Herald News

Foreclosures Threaten Whole Neighborhoods

Herald News — Sunday May 3, 2009

BY KATHLEEN LYNN AND DAVE SHEINGOLD
HERALD NEWS STAFF WRITERS

Home foreclosure activity continued to spread throughout Passaic County last year, hitting especially hard in urban areas.

The number of people facing the possible loss of their property nearly doubled, from about 2,600 to almost 5,000. An analysis of foreclosure data by the Herald News found that lenders were at some stage of the takeover process against roughly one in 21 residential properties in the county, compared with one in 41 in 2007.

Hardest hit were Paterson and Passaic, where the wave has spared no neighborhood. Owners of some 2,700 residential properties, or one of every seven, were in default on their mortgages in Paterson, while one in 11 Passaic homeowners fell into the same predicament. Haledon, Prospect Park and Clifton had the next highest rates.

"You can drive through some of these cities and see neighborhoods devastated by foreclosures, with boarded-up buildings," said Phyllis Salowe-Kaye, head of N.J. Citizen Action, which counsels homeowners in trouble. The distressed properties are pulling down values of nearby homes, she added.

The North Jersey foreclosure clusters include:

Low- and lower-middle-income areas accounted for about 74 percent of the roughly 8,900 North Jersey homes in some stage of the foreclosure process last year — from notices of mortgage default all the way to sale at sheriff's auction. In lower-priced areas, where homeowners often live paycheck to paycheck, job losses and other setbacks can quickly lead to a crisis.

The trend continued into the first quarter of 2009, with roughly another 725 cases filed against homeowners in Clifton, Passaic and Paterson. In the suburbs, Wayne saw nearly 50 more and Totowa, 11.

But the 2008 numbers also show foreclosures are a growing problem for higher-income households, especially as Wall Street and corporate job losses hit hard in the wealthier neighborhoods of North Jersey. The New York metropolitan area, which includes North Jersey, lost 35,100 finance jobs and 58,600 jobs in professional and business services between February 2008 and February 2009.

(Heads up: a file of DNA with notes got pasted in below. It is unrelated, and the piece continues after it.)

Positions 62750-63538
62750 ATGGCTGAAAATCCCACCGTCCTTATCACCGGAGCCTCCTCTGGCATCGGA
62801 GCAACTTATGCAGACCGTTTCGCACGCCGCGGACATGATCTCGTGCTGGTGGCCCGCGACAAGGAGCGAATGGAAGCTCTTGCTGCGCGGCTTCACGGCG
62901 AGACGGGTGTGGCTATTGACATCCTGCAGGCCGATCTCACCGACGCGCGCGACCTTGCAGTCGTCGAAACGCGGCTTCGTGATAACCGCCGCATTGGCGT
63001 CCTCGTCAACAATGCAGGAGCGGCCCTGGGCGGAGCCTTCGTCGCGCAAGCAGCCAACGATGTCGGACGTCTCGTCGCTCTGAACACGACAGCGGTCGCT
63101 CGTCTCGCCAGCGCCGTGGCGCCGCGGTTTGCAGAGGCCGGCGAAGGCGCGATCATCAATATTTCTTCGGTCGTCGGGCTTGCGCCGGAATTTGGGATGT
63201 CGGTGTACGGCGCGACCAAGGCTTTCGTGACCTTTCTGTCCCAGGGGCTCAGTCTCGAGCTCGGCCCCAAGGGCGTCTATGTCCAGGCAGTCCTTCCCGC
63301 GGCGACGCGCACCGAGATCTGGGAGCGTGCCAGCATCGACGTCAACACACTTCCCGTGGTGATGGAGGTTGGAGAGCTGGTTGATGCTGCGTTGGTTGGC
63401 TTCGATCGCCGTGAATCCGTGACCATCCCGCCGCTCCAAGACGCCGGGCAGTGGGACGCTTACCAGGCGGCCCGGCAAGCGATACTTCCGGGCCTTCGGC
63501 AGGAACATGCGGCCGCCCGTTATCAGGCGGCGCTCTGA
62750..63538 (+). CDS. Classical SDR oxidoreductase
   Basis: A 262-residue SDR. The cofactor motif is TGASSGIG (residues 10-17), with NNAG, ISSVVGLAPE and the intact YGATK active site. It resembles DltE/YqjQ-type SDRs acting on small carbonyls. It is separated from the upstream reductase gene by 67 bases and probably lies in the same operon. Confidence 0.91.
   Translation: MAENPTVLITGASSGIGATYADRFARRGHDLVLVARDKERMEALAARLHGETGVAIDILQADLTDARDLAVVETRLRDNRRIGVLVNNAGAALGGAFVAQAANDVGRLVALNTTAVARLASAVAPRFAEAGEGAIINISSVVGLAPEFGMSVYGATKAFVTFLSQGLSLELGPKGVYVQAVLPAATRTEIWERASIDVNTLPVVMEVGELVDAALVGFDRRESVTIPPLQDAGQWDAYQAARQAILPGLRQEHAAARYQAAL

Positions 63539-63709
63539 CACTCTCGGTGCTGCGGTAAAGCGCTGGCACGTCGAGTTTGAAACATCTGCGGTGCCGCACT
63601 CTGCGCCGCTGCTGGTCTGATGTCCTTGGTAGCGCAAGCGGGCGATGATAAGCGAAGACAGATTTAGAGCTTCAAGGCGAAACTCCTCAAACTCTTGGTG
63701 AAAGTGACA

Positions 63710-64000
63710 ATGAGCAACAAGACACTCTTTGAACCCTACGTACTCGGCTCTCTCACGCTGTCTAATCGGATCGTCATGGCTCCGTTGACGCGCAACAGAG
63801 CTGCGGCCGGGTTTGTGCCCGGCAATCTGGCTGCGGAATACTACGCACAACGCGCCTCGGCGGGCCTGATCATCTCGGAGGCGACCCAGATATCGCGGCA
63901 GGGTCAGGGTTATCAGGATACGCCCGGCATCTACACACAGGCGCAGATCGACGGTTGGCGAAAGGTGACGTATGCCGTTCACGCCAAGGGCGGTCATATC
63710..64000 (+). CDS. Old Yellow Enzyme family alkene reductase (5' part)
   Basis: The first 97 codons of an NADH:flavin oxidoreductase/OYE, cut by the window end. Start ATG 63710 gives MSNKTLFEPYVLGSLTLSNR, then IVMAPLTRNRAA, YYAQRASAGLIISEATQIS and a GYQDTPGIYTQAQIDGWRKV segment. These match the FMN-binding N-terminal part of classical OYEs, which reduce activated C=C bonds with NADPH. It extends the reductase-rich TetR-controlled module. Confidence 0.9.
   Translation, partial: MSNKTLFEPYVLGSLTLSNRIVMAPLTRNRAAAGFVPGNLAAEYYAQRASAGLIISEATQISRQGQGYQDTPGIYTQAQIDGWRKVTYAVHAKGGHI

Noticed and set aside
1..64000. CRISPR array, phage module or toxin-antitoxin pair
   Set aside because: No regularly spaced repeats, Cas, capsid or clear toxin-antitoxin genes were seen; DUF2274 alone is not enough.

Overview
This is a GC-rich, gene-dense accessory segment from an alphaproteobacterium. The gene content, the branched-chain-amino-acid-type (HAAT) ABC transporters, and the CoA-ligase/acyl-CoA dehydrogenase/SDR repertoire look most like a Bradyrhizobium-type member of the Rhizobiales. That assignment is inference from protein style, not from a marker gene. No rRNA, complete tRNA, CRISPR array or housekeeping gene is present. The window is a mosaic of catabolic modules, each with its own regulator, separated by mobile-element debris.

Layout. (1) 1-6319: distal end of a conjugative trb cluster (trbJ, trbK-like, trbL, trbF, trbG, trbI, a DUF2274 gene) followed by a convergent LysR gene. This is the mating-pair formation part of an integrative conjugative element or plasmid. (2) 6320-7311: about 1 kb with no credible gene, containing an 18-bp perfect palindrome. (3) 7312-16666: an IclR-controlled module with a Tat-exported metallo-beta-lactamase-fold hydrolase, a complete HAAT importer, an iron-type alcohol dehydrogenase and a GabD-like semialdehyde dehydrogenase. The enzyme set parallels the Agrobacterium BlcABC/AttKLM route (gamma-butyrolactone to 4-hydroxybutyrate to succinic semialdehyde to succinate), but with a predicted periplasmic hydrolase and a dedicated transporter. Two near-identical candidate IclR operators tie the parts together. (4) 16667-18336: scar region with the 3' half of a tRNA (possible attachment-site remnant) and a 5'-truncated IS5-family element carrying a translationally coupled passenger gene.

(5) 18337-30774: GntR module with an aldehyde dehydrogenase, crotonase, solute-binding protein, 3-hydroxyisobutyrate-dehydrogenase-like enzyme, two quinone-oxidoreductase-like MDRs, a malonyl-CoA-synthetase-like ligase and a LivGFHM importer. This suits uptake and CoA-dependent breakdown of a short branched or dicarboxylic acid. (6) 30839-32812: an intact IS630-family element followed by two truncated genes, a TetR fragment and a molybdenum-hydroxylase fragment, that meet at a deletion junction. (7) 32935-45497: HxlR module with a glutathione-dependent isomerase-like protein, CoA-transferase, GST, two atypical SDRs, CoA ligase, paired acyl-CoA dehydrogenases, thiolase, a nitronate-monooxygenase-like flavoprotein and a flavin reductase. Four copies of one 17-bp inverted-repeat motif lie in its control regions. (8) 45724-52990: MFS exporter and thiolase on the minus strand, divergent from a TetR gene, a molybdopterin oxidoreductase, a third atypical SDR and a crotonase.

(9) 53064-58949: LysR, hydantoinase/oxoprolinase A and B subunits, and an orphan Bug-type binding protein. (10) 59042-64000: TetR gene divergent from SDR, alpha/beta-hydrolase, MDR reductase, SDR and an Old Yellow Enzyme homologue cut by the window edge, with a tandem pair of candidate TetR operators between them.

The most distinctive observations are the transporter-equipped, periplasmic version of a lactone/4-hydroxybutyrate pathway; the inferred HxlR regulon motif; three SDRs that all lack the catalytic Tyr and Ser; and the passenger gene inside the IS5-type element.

"There's an old adage — the bigger they are, the harder they fall," said Robert Stemple, a Re/Max agent in Saddle River. "When you have a million-dollar house, you probably have a large monthly payment."

An analysis of 2008 foreclosure activity revealed that lenders started the process of retaking nearly 370 homes in higher-income towns, where the typical single-family home sold for more than $620,000 in 2007. That was up 177 percent from about 130 in 2007 — as foreclosure activity overall throughout Bergen and Passaic counties doubled.

Some of the biggest jumps came in places such as Saddle River, where the number of properties facing foreclosure quadrupled, from 15 in 2007 to 60 in 2008, and Wyckoff, where it rose from nine to 23.

The number of cases jumped from 131 to 237 in Wayne, from 34 to 68 in Totowa, and from 14 to 43 in Bloomingdale, according to the analysis of data provided by RealtyTrac, a California company that monitors foreclosure activity.

Sylvine Marabotto of the Consumer Credit Counseling Service in Cedar Knolls said there's no sign that the tide of foreclosures is slowing.

She expects to see more homeowners in trouble, as rising unemployment puts more households at risk.

"It's really not easy for folks to stay in their homes, whether rich or poor," Marabotto said.

Top Top | NJCA Homepage | NJCA in the News